April 13, 2018 Updated: April 13, 2018 at 8:02 pm
“I’m gonna die here,” Joe Turcotte recalls his 17-year-old self thinking, before he went off on a hitchhiking, Kerouac-ian odyssey, eventually landing in Colorado Springs.
Now, 36 years later, he’ll return to Boston. Pushing a baby stroller with all his survival gear, he’ll take the first of an estimated 6 million steps. He plans to total 3,000 miles on foot across 13 states and expects to finish in Oceanside, Calif., before Labor Day. That’s assuming 30 miles a day, with one day off every week.
He’s leaving the comforts of home, his girlfriend of 12 years. Diane Sebastian gets it. She’s a traveler, always flying somewhere, because she’s retired and seeing the world is what she’s always wanted to do.
They were at church when the pastor asked his listeners what they would do if they could do anything.
Run across the country, Turcotte thought. “What the hell are you waiting for?” Sebastian asked.
So off he’ll go April 28. In some ways, it doesn’t feel so different than the last time he did something like this.
Except, “at 17, all I wanted to do was drugs,” he says. And throughout his adult life, without kids or career, all he’s wanted to do is test his body.
That passion was discovered in the Springs, the young nomad’s next spot because he had a buddy who lived here.
“Knew him from the time I was 8 years old in Massachusetts,” Turcotte recalls. “Well, he wound up going into an attic and killing himself. By this time, I was 23 or so, and that suicide was probably the best thing that happened to me, though it was the most horrific at that time.
“But I thought, well, this is me, it’s gonna happen sooner or later. That’s when I decided I’m gonna run the Pikes Peak Marathon.”
That seemed unlikely for the periodic construction worker – how else to pay for the booze? – weighing 260-plus pounds with a thick beard to hide his frown. Athletics never appealed to Turcotte. Maybe they would have if he had a father who was into that. But his father left, and his mother was left to care for the 4-year-old boy.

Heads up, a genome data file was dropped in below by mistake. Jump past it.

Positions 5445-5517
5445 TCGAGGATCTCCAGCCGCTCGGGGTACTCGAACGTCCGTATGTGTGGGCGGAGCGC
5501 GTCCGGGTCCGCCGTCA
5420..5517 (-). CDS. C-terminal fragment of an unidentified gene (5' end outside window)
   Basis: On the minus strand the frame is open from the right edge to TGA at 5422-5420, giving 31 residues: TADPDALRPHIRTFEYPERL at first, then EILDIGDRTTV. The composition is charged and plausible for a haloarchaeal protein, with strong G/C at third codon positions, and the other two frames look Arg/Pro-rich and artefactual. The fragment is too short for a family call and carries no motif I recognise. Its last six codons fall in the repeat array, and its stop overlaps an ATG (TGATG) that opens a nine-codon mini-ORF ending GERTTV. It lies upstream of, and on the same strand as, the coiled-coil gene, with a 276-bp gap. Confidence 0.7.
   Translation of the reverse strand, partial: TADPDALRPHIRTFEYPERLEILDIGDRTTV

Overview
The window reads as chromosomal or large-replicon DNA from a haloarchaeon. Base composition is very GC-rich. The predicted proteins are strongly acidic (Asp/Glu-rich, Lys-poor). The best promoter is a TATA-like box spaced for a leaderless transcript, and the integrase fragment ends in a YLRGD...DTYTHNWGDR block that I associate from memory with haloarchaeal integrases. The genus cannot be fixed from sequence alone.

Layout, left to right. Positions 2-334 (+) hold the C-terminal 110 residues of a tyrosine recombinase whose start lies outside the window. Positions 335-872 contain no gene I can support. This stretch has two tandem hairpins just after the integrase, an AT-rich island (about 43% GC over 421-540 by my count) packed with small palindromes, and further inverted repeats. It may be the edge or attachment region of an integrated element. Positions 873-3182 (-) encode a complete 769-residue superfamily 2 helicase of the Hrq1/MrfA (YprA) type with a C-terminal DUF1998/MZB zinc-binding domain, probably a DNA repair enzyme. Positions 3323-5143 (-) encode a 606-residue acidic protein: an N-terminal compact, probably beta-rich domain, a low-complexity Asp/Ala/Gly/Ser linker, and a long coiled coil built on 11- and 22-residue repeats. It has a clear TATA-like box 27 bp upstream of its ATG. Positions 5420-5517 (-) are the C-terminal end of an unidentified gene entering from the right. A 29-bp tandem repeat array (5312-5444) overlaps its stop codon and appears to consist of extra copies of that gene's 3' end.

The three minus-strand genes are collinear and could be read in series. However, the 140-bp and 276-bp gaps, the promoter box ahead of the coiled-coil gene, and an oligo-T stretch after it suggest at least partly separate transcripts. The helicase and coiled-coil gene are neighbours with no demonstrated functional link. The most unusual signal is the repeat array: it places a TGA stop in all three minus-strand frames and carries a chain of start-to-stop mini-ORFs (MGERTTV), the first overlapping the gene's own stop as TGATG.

She worked long hours. “I was kind of able to do what I wanted most of the time, unfortunately,” Turcotte says.
In 1983, he wanted to run up Pikes Peak. He did. And so began a new addiction.
“This was something I totally did to get away from drinking and drugs,” Turcotte says. “After work, I’d just go run.”
He signed up for more marathons, shedding the bad thoughts with the weight. He got into triathlons. Then he went on an Ironman kick. Over seven months in 2016, he completed five of the sufferfests consisting of a 2.4-mile swim, 112-mile bike ride and 26.2-mile run.
“When he sets his mind to do something, it’s gonna happen, and he just really embraces challenges,” Sebastian says. “He likes to kind of just go to the next level. I guess this is just the next journey in his adventure with himself.”
He wants to see how he does “in situations to communicate with people I don’t know, which I haven’t done in a long time.” He wears hearing aids for the severe loss over the past decade.
It’s made him a shell of himself, no longer the social man he’s always been. He stopped running in his regular meet-ups because he couldn’t hear others talking to him, and he felt bad for not responding.
He felt he fit in better with Achilles Pikes Peak, the group of people with disabilities who push each other to be active.
“He’s showing people he’s not afraid to get out there,” says Karen Kantor, executive director of that nonprofit, for which Turcotte will raise money during the cross-country run.
He’s also benefiting Canine Companions for Independence, because once he attended “a graduation” where trained pups met their new kid owners, kids with disabilities. “It’s the most emotional thing I’ve seen in my life,” Turcotte says.
He’s calling the run his “6 Million Steps of Gratitude.”
“I really am pretty damn lucky to get to do something like this.”